Stress is a word that is overused and misunderstood. Stress can range from being overwhelmed while trying to find an outfit to wear to procrastinating on a research paper. It can come from seven different areas: life changes, chronic stressors, job stressors, hassles, frustration, conflict, and cataclysmic events (Huffman, 2012). In the following, these topics will be discussed: stress, how stress affects the mother during pregnancy, how stress affects the unborn child, and ways to reduce stress during pregnancy.
“Stress is defined as a nonspecific response of the body to any demand made upon it; the arousal, both physical and mental, to situations of events that we perceive as threatening or challenging” (Huffman, 2012). “Stressors may vary from life events (e.g. divorce, serious illness or death of a relative or friend) to daily hassles (e.g. domestic affairs, financial or relational problems, and queuing)” (Mulder, E.J.H.; Robles de Medina, P.G.; Huizink, A.C.; Van den Bergh, B.R.H.; Buitelaar, J.K.; Visser, G.H.A., 2002). Stress is everywhere, so it may be hard to diagnose. Signs of stress include: increased heart rate, blood pressure, respiration, and muscle tension, while simultaneously decreasing digestion and constricting blood vessels (Huffman, 2012). Fortunately, the human body can respond to stress. Current research has shown that people have two major brain-body pathways for dealing with stress. “The first alarm reaction is controlled by the sympotho-adreno-medullary (SAM) system. The SAM system is responsible for the body’s initial, rapid-acting stress response. Stressors trigger a cascade of effects that begin when the brain’s hypothalamus activates the sympathetic nervous system, which stimulates the medulla (inner part) of the adrenal glands. The adrenals, in turn, secrete catecholamines, which activate bodily changes necessary for ‘fight or flight’ ” (Huffman, 2012). The second pathway is called the hypothalamic-pituitary-adrenocortical (HPA) axis, which involves more direct communication between the brain and the endocrine system. The HPA axis is the bodies delayed stress response (Huffman, 2012).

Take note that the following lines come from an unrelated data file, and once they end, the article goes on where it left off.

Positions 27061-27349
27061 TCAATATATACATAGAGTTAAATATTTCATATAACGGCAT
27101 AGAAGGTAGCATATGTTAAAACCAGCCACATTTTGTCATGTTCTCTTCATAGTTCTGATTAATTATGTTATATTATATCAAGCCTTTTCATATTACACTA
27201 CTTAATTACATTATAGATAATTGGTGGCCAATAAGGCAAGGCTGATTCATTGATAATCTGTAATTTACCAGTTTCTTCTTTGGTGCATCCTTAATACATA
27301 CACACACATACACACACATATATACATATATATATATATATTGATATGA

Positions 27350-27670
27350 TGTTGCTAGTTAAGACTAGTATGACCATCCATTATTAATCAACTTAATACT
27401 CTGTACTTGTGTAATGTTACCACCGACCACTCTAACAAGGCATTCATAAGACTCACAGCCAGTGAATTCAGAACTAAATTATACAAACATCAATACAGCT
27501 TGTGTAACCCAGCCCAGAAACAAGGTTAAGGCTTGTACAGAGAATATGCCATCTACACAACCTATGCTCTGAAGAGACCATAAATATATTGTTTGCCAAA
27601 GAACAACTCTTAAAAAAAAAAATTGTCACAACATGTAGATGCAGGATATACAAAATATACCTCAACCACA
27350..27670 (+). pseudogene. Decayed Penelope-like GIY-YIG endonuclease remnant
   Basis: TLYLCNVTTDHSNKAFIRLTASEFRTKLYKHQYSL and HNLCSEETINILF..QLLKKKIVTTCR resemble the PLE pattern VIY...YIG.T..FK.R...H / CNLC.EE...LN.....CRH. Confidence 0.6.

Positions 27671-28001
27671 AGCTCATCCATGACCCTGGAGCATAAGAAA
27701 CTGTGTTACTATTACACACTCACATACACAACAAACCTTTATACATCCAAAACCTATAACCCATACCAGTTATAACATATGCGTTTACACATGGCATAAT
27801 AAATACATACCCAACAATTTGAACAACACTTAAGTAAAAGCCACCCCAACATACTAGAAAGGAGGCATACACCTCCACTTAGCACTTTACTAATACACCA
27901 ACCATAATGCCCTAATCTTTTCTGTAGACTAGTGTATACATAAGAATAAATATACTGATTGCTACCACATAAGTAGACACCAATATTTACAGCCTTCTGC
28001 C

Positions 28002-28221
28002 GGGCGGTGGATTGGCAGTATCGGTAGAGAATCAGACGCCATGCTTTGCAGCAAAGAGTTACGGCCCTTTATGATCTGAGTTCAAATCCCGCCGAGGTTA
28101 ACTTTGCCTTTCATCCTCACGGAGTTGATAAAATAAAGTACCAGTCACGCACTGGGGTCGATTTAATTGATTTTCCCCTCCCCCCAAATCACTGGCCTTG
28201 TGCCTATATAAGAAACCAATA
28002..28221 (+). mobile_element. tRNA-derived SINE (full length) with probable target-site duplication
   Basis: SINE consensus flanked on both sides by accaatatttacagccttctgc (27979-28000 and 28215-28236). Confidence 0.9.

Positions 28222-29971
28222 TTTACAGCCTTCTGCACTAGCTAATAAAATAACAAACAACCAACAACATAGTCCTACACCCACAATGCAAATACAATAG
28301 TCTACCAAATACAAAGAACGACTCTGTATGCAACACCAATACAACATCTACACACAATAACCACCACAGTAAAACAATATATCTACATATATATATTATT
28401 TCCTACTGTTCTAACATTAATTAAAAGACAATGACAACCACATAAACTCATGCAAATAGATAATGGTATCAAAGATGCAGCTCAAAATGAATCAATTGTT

PTSD is one of the most serious type of stress that can negatively affect your baby. PTSD occurs when you have problems after seeing or going through a painful event, such as rape or abuse. An expecting mother suffering from PTSD may experience anxiety, flashbacks, nightmares, strong physical reactions to situations, people, or things that remind them of the event, avoidance of places, and guilt. PTSD occurs in as many as 8% of women during pregnancy (Will, 2012). Although PTSD can be extremely difficult to cope with, it can be treatable if the expecting mother chooses to consult with a doctor or with a psychiatrist.
Stress can be overwhelming for anyone, but it is especially dangerous for pregnant women. The hormones produced by stress can weaken the immune system, while chronic stress can result in reduced...